Bottom line: Francis has no moral authority to sit in judgement about secular affairs.

  • A man who cannot clean up his own house should not be telling other people how to clean up their house.

  • What good news! The white pro-life Christian voters who empowered the current U.S. regime by their votes in 2016 will now have something good to say about Pope Francis. Like them, he’s strongly defending the ethic of life.

    Oh, wait,there seems to be a wrinkle in the U.S. “pro-life” white Christian agenda:

    As PRRI reported in 2015, some 6 in 10 white evangelical Protestants — the most ardent supporters the “pro-life” president now occupying the White House has — favor the death penalty. They’ve told pollsters that they voted for that man because he and they are “pro-life.”

    https://www.prri.org/spotlight/support-for-death-penalty-by-religious-affiliation/

    But it appears the phrase “pro-life” doesn’t mean pro-life at all, when the choose for it not to do so. Those white Christian voters are “pro-life” when they aren’t, it seems. If it’s a matter of opposing the death penalty, seeing that poor people have access to healthcare coverage, seeing that immigrant children aren’t taken from their parents and placed in baby prisons — well, pro-life not so much.

  • So the surprises just keep on coming from Mr. Francis, don’t they? Oh yes they do.

    But, just like Mr. Francis’s other surprises, you fall right off a major cliff: the surprise always contradicts Scripture.

    “Whoever sheds human blood, by humans shall their blood be shed, for in the image of God has God made mankind.”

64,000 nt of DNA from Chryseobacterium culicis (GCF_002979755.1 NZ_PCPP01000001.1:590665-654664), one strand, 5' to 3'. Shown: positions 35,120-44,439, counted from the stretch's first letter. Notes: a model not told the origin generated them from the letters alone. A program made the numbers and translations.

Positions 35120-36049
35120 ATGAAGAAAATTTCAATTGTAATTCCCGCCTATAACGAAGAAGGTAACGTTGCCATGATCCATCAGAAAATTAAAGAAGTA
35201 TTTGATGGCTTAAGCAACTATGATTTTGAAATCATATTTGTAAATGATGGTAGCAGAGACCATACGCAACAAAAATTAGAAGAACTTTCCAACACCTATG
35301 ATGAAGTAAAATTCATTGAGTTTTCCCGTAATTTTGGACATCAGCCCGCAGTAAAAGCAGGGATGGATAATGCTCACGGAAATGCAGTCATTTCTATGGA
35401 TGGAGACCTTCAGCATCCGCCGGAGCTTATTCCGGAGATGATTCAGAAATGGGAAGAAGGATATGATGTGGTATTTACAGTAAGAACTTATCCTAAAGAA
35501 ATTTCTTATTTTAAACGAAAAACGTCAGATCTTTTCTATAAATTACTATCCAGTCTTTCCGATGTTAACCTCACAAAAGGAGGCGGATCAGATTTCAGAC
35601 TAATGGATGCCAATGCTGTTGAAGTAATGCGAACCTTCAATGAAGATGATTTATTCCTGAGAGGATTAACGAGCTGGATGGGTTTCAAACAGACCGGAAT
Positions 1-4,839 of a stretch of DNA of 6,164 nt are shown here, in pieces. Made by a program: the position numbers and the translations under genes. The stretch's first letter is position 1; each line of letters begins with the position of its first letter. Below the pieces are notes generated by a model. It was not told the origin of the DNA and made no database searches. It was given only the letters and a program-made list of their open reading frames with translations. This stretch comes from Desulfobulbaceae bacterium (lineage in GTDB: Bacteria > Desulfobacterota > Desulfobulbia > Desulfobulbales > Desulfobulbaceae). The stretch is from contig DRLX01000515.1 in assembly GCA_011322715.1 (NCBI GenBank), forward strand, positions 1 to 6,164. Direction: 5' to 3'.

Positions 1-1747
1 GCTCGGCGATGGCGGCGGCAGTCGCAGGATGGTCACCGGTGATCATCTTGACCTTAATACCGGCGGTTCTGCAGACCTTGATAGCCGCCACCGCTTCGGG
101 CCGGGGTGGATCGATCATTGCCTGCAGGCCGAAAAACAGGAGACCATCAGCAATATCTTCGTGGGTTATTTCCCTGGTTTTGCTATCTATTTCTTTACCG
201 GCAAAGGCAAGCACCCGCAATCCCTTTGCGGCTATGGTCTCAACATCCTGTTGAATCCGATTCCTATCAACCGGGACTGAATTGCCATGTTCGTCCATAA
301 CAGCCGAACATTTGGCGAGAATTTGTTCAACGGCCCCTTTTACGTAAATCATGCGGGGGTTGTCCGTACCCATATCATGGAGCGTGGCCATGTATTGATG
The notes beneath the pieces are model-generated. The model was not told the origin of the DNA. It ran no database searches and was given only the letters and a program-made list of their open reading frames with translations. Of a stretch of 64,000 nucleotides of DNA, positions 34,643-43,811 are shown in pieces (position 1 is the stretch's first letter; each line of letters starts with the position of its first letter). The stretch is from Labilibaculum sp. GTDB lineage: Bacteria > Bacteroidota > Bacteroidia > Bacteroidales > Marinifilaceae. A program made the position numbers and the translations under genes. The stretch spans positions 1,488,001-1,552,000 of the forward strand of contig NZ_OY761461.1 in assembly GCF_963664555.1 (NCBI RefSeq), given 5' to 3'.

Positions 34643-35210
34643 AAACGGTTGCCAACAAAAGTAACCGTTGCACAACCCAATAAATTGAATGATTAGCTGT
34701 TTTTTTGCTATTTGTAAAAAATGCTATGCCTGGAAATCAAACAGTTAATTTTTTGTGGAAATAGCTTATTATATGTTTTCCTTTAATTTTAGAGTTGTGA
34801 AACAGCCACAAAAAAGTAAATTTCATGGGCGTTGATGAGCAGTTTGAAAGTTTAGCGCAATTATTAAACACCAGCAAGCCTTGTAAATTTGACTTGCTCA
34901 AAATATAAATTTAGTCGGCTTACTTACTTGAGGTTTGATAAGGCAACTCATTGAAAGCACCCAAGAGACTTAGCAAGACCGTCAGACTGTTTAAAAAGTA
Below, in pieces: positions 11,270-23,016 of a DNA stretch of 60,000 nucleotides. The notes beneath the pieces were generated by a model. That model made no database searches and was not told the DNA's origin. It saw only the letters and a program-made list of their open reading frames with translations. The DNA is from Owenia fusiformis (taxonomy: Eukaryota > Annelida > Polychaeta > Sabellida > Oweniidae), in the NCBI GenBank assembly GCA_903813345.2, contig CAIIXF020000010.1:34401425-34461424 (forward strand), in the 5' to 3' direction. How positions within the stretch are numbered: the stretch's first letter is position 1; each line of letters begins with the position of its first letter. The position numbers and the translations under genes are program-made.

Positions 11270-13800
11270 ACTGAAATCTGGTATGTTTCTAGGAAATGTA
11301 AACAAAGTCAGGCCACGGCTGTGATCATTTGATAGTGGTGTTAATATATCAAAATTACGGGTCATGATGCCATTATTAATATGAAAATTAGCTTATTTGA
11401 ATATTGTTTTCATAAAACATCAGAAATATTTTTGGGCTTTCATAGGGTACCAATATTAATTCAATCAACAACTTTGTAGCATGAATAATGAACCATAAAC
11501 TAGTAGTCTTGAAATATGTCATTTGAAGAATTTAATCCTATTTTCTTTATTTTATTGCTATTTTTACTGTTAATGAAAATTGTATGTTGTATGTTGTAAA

— Gen. 9:6

    “For the one in authority is God’s servant for your good. But if you do wrong, be afraid, for rulers do not bear the sword for no reason. They are God’s servants, agents of wrath to bring punishment on the wrongdoer. Therefore, it is necessary to submit to the authorities, not only because of possible punishment, but also as a matter of conscience.” — Romans 13:4-5

  • is an attack on the inviolability and dignity of the person
    What about the dignity of the rape victim or the victims of murder???
    Catholicism = BANKRUPT!

  • I’m no fan of the RCC but I’ll give them credit where it’s due. They are pro-life across the board unlike their Evangelical brethren. They’re both against abortion but at least the RCC is for social welfare so the newly born don’t starve to death and they’re against the death penalty.

  • So I guess it’s time for conservative prelates to start withholding communion from all politicians who support capital punishment just as they did for those who support abortion, right?

  • Yes, I think you’re right. But that doesn’t make the insidious effect of racism any less real, does it?

  • They are pro innocent human life. That’s their get out of hell free card.

    Innocent.

    The rest of us, lost innocence, are simple garbage.

  • Was that what you told the warden of the Terre Haute Federal Pen on the day Tim McVeigh was executed? Was that the headline of the anti-DP protest letter you wrote in your local newspaper on that specific day?